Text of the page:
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Politics & MoneyMortgagePeople Movers

GSE reform in 2018? Mortgage finance positions of power in Washington up for grabs

The changing of the guard

There’s a perfect storm going on in Washington D.C right now.

Just as talks over housing finance reform start to move from a laughing matter to a serious topic of discussion, some of the biggest positions of power in and around Capitol Hill just opened up. Or, they’re about to be up for grabs.

The Federal Reserve, the Federal Housing Administration, the Federal Housing Finance Agency, the House Financial Services Committee and, most recently, the Consumer Financial Protection Bureau are all about to have new leaders.

Besides the Department of Housing and Urban Development and the Senate Banking Committee, that is practically all the major parts of the government that have a hand in the future of mortgage finance.

And President Donald Trump will appoint of all these new leaders, excluding the next chairman of the Financial Services Committee.

Despite early talks from the Trump administration about reforming Fannie Mae and Freddie Mac, it’s been hard to get anything accomplished in Washington on housing finance reform with things structured as they have been.

But this is starting to change, and some of the top positions staffed by people appointed by former President Barack Obama are about to open, including CFPB Director Richard Cordray and FHFA Director Mel Watt.

Here are the highlights from the positions that are open or about to open:

  • Fed Chair Janet Yellen’s term is set to expire next year. Trump recently tapped Federal Reserve Governor Jerome Powell to be the next Fed chair, and he is in the confirmation process.
  • Back in September, Trump selected Brian Montgomery to run the FHA. He is still in the confirmation process.
  • House Finance Services Committee Chairman Jeb Hensarling, R-Texas, announced he will not will not run for re-election in 2018.
  • FHFA Director Mel Watt was sworn in on Jan. 6, 2014 to a five-year term as director of the agency, meaning his terms ends January 2019.
  • Most recently, CFPB Director Richard Cordray announced in an email to the bureau’s staff that he will be stepping down from his position before the end of November.

Additionally, the positions open at the Fed go a lot further than only the Fed Chair. Mohamed El-Erian could be taking over for the departed Stanley Fischer as the next Fed vice chair.

Plus, in October, the Senate confirmed Randal Quarles as a member of the Board of Governors of the Federal Reserve System, placing Trump’s handpicked choice in the position that many consider to be the most powerful in banking.

The two open positions to keep watch for are the next directors of the FHFA and CFPB. 

Interestingly, the second-in-command position at the CFPB has been vacant for nearly two years. In July 2015, Steven Antonakes announced he was stepping down as acting director for the bureau. Meredith Fuchs served as acting deputy director for about 6 months until David Silberman ultimately stepped in to the position as acting director back in January 2016. He’s been in the position ever since.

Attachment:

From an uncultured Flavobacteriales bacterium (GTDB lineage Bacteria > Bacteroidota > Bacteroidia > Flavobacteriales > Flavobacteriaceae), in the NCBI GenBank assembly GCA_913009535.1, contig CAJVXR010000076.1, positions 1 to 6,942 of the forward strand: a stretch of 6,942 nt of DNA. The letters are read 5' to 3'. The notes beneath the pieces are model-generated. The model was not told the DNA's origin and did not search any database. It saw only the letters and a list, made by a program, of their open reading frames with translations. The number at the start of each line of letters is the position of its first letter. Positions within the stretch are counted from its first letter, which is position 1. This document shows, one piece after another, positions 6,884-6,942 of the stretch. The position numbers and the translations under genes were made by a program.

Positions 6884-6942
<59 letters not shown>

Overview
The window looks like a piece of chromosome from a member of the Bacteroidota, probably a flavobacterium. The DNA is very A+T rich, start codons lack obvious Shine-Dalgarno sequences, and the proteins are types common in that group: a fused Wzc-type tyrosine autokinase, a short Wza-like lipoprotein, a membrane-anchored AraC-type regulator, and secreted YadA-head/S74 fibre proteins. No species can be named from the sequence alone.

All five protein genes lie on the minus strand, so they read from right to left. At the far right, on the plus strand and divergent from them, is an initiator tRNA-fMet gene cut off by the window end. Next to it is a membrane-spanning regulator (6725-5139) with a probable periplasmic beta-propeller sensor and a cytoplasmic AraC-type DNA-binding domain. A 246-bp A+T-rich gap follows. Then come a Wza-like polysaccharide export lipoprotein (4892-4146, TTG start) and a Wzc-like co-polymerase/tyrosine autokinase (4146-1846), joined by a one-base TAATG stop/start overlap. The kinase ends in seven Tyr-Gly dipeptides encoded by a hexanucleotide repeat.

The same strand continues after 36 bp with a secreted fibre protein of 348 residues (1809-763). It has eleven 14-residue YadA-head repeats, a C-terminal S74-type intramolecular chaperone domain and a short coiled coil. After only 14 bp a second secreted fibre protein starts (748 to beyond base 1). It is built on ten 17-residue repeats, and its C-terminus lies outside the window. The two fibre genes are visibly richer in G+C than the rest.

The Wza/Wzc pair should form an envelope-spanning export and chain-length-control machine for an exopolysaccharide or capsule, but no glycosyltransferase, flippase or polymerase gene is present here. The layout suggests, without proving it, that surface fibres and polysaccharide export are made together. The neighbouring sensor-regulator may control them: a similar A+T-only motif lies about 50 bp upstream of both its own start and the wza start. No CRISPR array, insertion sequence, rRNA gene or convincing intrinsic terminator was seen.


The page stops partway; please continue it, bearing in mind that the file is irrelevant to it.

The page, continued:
In a blog post from Ballard Spahr, Alan Kaplinsky posed the question, “Can President Trump appoint an acting director upon Cordray’s departure?”

From the blog:

It appears Congress did not expressly provide in Dodd-Frank for how a vacancy should be filled if the CFPB Director were to resign.  Dodd-Frank provides only that the Deputy Director “shall serve as acting Director in the absence or unavailability of the Director.”  It does not expressly authorize the Deputy Director to serve as Acting Director when a vacancy in the position of Director is created.  As a result, a vacancy can only be filled using one of the Vacancies Act’s three permissible methods. 

Since President Trump would have the option of making his own appointment instead of allowing Mr. Silberman to serve as the Acting CFPB Director, it can be assumed he would make his own appointment.

So who will Trump to choose to lead the CFPB?

Kaplinsky tossed out Treasury Secretary Mnuchin’s name as the obvious and logical person to serve as acting director since the Dodd-Frank Act authorized the Treasury secretary “to perform the functions of the Bureau under this subtitle until the Director of the Bureau is confirmed by the Senate.”

However, this recent decision from Hensarling to not run for re-election throws a new possibility into the mix.

It has long been rumored that Cordray would leave the bureau to run for Ohio governor. And, sources told HousingWire Wednesday they speculate Cordray will announce a run for Ohio governor in the next few weeks.

If Trump doesn’t select Mnuchin to lead the CFPB, Hensarling could fill the position. He is one of the biggest opponents to how the bureau is currently being run.

Several names have already been tossed out to replace Watt, with one likely option being the Chief Economist to Vice President Mike Pence, Mark Calabria, who is also a long-time housing reform advocate.

Both Calabria and Hensarling are no strangers to talks of housing reform.

Calabria has spoken about housing finance reform in many forms, including on the pages of HousingWire, in his career. And Hensarling spearheaded the Financial CHOICE Act 2.0, which included drastic overhaul of Dodd-Frank and the CFPB.

This is all speculation though, and we’d be happy to hear your thoughts on who will land these positions.

What is for certain is that 2018 is going to be a major year for housing finance, as the future leaders who could bring change are about to be selected.

And the real kicker? Next year marks the 10-year anniversary of when Fannie Mae and Freddie Mac were placed into conservatorship. That's a nice round number, don't you think?

3d rendering of a row of luxury townhouses along a street

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